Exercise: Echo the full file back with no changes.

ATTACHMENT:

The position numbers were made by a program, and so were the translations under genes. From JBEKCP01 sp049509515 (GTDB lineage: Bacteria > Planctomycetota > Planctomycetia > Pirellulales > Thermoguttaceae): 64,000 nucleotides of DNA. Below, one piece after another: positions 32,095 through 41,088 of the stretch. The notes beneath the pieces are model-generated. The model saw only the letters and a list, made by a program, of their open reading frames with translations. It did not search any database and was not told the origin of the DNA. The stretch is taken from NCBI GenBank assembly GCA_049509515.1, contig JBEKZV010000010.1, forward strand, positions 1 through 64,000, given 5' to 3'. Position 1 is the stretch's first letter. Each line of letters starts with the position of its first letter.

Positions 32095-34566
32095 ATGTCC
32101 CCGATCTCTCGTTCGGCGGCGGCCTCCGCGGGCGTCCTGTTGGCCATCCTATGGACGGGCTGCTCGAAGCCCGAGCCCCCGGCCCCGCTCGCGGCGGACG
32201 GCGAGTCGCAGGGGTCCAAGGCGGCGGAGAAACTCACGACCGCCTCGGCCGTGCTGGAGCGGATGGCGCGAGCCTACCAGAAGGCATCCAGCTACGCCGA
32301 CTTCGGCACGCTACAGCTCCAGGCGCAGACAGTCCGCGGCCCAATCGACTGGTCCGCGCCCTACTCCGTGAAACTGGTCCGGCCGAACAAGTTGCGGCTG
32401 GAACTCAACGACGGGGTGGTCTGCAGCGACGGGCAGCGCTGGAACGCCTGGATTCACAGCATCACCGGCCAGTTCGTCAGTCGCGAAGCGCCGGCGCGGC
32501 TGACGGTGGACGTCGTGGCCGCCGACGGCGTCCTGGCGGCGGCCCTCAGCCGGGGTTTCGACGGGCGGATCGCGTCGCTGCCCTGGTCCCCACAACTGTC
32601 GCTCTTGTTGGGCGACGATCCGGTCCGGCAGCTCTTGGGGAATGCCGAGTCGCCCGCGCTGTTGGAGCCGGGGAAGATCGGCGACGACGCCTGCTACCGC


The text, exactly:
The position numbers were made by a program, and so were the translations under genes. From JBEKCP01 sp049509515 (GTDB lineage: Bacteria > Planctomycetota > Planctomycetia > Pirellulales > Thermoguttaceae): 64,000 nucleotides of DNA. Below, one piece after another: positions 32,095 through 41,088 of the stretch. The notes beneath the pieces are model-generated. The model saw only the letters and a list, made by a program, of their open reading frames with translations. It did not search any database and was not told the origin of the DNA. The stretch is taken from NCBI GenBank assembly GCA_049509515.1, contig JBEKZV010000010.1, forward strand, positions 1 through 64,000, given 5' to 3'. Position 1 is the stretch's first letter. Each line of letters starts with the position of its first letter.

Positions 32095-34566
32095 ATGTCC
32101 CCGATCTCTCGTTCGGCGGCGGCCTCCGCGGGCGTCCTGTTGGCCATCCTATGGACGGGCTGCTCGAAGCCCGAGCCCCCGGCCCCGCTCGCGGCGGACG
32201 GCGAGTCGCAGGGGTCCAAGGCGGCGGAGAAACTCACGACCGCCTCGGCCGTGCTGGAGCGGATGGCGCGAGCCTACCAGAAGGCATCCAGCTACGCCGA
32301 CTTCGGCACGCTACAGCTCCAGGCGCAGACAGTCCGCGGCCCAATCGACTGGTCCGCGCCCTACTCCGTGAAACTGGTCCGGCCGAACAAGTTGCGGCTG
32401 GAACTCAACGACGGGGTGGTCTGCAGCGACGGGCAGCGCTGGAACGCCTGGATTCACAGCATCACCGGCCAGTTCGTCAGTCGCGAAGCGCCGGCGCGGC
32501 TGACGGTGGACGTCGTGGCCGCCGACGGCGTCCTGGCGGCGGCCCTCAGCCGGGGTTTCGACGGGCGGATCGCGTCGCTGCCCTGGTCCCCACAACTGTC
32601 GCTCTTGTTGGGCGACGATCCGGTCCGGCAGCTCTTGGGGAATGCCGAGTCGCCCGCGCTGTTGGAGCCGGGGAAGATCGGCGACGACGCCTGCTACCGC